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I recently gave someone (Bob) a ride in my vehicle to a local supermarket. I remained in the vehicle, and Bob went inside. Bob stole something from the supermarket, and loss prevention attempted to detain him in the store. Bob ran away and got back into my car, without telling me what happened, so we left. A witness saw what transpired, and gave the store my cars license plate info and description. My question is this: Since I never left the car, went inside, or knew what happened, can I be held criminally liable for Bobs theft?

  • When did you find out about the theft and what did you do once you knew? – hszmv Dec 10 '19 at 14:25
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No. To be charged for "aiding and abetting" or as an "accessory" to the theft, you need to have both:

known about the crime and

acted to help carry the crime.

Someone who unknowingly helps carry out a crime cannot be charged with aiding or abetting.

Obviously, since you didn't know beforehand that your friend was going to steal from the store, you can't be charged for that. Whether you can be charged with "aiding or abetting" after-the-fact depends on when you found out, and what you did with that knowledge. Suppose you lied to the police to give Bob an alibi, or helped him sell the loot. Since in those instances you knowingly helped him carry out his crime, you could be charged.

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    With the after the fact knowledge, if you continued to take Bob to other errands after knowing, it may not be aiding and abetting if you didn't report Bob's crime because you were afraid of what Bob would do to you if he found you on the phone with police when he returned to the call after the errands. With exception to a few serious crimes, duress can be used as defense for criminal actions (serious crimes being on the order of murder), though the sooner you report the crime when you feel safe, the better. – hszmv Dec 10 '19 at 14:29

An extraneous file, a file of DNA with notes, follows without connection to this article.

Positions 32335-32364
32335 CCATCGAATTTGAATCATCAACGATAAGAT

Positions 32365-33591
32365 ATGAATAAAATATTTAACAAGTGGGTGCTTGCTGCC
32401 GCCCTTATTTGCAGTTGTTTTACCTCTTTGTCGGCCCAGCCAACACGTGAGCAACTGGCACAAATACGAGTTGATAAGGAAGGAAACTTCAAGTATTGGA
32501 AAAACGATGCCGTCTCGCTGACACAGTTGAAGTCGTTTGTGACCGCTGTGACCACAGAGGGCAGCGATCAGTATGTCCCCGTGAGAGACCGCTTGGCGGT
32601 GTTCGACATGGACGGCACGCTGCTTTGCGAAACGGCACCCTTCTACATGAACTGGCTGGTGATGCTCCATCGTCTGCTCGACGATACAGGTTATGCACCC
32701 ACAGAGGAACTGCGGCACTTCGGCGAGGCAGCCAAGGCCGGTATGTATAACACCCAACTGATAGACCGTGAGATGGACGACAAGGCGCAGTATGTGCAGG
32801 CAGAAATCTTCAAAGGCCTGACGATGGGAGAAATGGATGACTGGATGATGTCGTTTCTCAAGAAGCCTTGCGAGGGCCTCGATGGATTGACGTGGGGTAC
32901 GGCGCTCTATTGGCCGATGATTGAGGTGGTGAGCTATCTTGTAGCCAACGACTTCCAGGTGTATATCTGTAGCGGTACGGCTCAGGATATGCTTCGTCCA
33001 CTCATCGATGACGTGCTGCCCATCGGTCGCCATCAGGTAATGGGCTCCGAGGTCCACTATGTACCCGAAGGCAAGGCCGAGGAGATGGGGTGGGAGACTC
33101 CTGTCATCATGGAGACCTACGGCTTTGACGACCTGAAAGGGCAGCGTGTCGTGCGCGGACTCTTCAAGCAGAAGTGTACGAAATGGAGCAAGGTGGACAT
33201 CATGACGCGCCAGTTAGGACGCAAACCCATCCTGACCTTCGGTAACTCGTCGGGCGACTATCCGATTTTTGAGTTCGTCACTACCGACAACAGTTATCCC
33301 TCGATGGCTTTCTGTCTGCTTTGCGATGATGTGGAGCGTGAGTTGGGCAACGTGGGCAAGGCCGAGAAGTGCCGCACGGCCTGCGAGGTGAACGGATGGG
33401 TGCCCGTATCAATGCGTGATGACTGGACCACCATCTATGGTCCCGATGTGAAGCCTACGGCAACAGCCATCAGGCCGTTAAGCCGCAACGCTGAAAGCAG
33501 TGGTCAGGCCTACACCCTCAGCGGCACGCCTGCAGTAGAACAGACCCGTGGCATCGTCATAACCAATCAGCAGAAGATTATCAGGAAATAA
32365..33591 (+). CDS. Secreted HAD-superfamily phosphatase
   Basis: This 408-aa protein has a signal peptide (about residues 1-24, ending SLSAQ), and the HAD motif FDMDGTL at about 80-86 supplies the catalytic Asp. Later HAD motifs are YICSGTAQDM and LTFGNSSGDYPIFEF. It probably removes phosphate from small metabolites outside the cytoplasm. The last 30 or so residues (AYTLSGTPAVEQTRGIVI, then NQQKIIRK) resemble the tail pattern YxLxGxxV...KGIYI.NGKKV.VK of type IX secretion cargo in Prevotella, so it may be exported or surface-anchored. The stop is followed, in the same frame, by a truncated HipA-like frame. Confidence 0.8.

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Have you satisfied the legal elements for a crime?

Laws against stealing generally have a high mens rea requirement, so given that you had no intent to facilitate a theft, you are probably not guilty, but one would have to look at the exact statute to be sure.

Can you be held criminally liable?

As a practical matter, this is a separate question. A judge would likely find that the facts in this case support probable cause that you participated in the theft. So it is possible for you to face criminal charges. You would then have to convince the triar of fact that the claims you have made regarding your lack of knowledge are true (or, at least, it is reasonable to doubt that they are false).

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